I have recently read La Sale Guerre (The Dirty War) written by Habib Souaïdia and published in 2001.  The book is one man’s memoirs of the Algerian Civil War of the 1990s.  Souaïdia received a commission in the Algerian army in the 1992 and became a paratrooper.  Before falling afoul of the authorities in 1995, he was involved in numerous operations against the Islamists: the FIS (Islamic Salvation Front) and their even more radical splinter group, the GIA (Armed Islamic Group, a Salafi Jihadist group).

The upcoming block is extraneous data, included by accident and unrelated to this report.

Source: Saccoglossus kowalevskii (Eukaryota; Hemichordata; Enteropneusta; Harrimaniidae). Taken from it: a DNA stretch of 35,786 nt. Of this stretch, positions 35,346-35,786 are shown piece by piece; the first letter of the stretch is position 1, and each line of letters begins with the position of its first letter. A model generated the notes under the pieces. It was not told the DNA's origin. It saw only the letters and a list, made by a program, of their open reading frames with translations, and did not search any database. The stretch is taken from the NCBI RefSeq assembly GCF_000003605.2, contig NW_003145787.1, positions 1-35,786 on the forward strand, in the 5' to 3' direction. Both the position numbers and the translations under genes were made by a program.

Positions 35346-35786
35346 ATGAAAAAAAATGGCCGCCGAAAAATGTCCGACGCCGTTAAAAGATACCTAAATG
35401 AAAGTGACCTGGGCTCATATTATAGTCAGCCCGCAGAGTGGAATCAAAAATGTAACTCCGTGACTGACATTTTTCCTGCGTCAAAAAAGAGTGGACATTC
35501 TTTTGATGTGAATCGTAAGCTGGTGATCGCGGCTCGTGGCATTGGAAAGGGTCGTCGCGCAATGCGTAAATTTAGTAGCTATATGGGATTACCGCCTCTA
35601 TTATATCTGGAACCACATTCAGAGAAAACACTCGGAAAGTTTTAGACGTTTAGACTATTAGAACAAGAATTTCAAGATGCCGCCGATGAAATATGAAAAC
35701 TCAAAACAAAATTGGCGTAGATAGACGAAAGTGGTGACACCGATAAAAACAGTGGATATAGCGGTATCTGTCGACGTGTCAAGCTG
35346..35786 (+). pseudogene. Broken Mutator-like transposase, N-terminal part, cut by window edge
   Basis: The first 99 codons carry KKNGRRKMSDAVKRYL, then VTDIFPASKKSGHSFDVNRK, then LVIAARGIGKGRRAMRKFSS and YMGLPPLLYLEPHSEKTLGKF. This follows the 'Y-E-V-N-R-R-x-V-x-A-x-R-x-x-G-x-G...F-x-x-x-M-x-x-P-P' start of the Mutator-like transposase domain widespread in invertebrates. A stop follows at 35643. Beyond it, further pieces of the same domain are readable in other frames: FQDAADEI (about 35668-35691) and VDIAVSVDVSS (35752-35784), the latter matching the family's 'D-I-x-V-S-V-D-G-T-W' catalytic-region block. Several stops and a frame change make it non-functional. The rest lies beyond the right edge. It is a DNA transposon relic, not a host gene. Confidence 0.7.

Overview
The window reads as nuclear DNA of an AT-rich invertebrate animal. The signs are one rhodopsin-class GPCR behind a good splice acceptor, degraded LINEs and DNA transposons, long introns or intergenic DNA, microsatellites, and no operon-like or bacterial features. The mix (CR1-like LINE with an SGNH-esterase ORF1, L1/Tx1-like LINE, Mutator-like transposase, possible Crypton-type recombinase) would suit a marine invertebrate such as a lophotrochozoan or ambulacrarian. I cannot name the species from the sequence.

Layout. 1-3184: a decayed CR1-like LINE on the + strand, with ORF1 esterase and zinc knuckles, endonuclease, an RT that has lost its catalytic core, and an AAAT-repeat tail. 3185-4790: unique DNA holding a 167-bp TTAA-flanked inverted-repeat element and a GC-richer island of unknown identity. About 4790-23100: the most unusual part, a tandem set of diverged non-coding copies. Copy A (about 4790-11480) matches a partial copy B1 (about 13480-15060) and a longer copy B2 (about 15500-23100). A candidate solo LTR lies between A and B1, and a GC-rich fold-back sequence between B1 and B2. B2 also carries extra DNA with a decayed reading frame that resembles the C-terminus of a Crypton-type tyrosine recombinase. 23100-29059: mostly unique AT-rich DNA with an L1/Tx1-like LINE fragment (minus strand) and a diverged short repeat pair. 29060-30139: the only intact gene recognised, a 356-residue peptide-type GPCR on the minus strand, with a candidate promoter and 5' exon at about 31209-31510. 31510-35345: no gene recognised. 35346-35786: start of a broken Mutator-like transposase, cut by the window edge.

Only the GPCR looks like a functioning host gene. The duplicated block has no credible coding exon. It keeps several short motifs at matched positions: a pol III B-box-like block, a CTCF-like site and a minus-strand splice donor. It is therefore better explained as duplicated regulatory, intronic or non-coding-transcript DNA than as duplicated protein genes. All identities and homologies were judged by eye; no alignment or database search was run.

Souaïdia recounts numerous horrifying stories of torture and abuse carried out against people suspected of being “tangos” (terrorists) or even against Algerians who should not have been suspects by any reasonable standard.  He also writes that numerous killings (often of prisoners) that were publicly attributed to the Islamists were, in fact, carried out by the Algerian security forces, either the military itself, or the intelligence service, the Département du Renseignement et de la Sécurité or DRS, more commonly known as the SM for Securité Militaire.  In some cases, the military, he says, would kill Algerians and dump their bodies where they would easily be found.  Then, they would never say anything when the media attributed the deaths to the Islamists.  In other cases, the special services would actually operate in disguise as Islamists.  Finally, he says, in some cases the SM infiltrated genuine terrorist groups and were able to control them.